“I can’t remember it,” Ginny lied.  Maybe time would go faster if she didn’t have to remember how great it used to be.
 “You were seventeen when you met Lloyd at the Christmas dinner.  Your mom made you a red dress and you wore this green ribbon in your hair.”  Genevieve tried to silence her with a glare, but Anabelle continued as if she hadn’t noticed.  “All the girls were jealous when Lloyd asked you to sit by him.  To be polite, you asked him what he was getting for Christmas.  ‘A kiss from you, if I’m lucky,’ he said. You told him he was very charming, but you were all out of kisses.  Instead, you took the green ribbon out of your hair and tied it in a promise knot around his wrist. What was it you said to him?”  Anabelle urged.
Genevieve couldn’t help herself, she said, “’I promise if you stick around for a year, I’ll have some kisses for you then.’” 
Anabelle laughed. “He held you to that.”
“He sure did.  And after a year of dating, he still had my green ribbon.”  There was love in her voice as she spoke of his sentimental gesture.  On the wave of emotion, she continued the memory aloud, “I can still remember the nervous look on his face as he fumbled with the gift under the tree.” Genevieve looked toward the bare tree and then to the empty space in front of her as if Lloyd was there now.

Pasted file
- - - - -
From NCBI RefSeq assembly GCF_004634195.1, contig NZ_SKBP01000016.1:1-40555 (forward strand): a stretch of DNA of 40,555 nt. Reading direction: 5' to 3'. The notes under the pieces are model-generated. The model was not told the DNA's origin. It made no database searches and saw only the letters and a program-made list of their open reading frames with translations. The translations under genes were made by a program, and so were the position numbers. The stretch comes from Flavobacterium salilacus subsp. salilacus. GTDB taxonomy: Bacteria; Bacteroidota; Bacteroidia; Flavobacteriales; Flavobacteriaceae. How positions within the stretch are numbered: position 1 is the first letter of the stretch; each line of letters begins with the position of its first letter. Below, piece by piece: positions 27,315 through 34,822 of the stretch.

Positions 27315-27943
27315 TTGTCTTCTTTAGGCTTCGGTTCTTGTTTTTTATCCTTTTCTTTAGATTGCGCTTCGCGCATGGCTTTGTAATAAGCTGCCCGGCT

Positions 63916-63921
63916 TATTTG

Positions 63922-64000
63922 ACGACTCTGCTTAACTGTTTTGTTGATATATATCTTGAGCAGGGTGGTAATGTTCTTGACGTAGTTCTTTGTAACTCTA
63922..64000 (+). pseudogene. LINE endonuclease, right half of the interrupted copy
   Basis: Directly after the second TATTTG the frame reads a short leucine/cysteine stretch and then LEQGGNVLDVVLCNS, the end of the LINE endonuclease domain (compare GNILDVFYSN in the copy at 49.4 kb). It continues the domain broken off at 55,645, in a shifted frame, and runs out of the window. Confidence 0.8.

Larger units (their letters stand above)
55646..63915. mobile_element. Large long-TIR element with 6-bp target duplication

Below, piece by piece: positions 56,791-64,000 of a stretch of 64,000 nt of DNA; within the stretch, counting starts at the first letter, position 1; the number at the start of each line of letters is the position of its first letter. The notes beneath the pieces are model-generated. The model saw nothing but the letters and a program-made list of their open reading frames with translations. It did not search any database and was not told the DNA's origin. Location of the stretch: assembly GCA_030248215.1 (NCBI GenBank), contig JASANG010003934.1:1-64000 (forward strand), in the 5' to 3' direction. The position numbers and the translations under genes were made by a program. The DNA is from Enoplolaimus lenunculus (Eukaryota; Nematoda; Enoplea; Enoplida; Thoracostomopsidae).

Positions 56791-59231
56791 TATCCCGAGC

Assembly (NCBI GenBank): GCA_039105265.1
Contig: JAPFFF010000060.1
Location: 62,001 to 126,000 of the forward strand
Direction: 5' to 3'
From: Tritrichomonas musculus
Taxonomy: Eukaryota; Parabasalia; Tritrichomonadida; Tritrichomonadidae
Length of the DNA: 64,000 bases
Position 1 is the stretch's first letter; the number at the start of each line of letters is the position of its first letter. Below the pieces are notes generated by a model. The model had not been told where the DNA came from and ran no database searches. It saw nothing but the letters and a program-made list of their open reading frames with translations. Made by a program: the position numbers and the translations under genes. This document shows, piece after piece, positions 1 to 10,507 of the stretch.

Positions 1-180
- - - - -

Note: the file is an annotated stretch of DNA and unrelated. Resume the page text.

“He knelt in front of me, waiting for me to open the box.  The doves were sparkling so much that I didn’t see the ring at first.  But when I did, he said he no longer wanted just the promised kiss; he wanted eternity.” Ginny smiled and looked directly at Anabelle.  “And when a guy like Lloyd Taylor wants eternity; you promise him eternity.”
 The room was silent—both women were overcome.  Every time Genevieve recalled their love story she felt so blessed.  She recalled the love notes, caresses, and looks of admiration from Lloyd.  He was better than any Prince Charming she had ever read about.  His expressions of affection never dwindled even in the years when he had fallen ill. 
“I can’t believe you two dated a whole year and never kissed,” Anabelle said.
“Times were different then.  Love was different. Don’t even get me started on how all you whippersnappers wouldn’t know romance from a fly on your nose.”  She laughed, and her smile erased some of the years from her face.
“Whippersnapper? Ginny, I’m near 30.”
“And that’s plenty young, sweetheart.  Now let’s get to trimming this tree.  It is going to take all day if you make this old lady tell you all her stories.” 
The two women spent the majority of the day hanging ornaments, lights, garland, and beads, as Genevieve told the stories related to each trinket.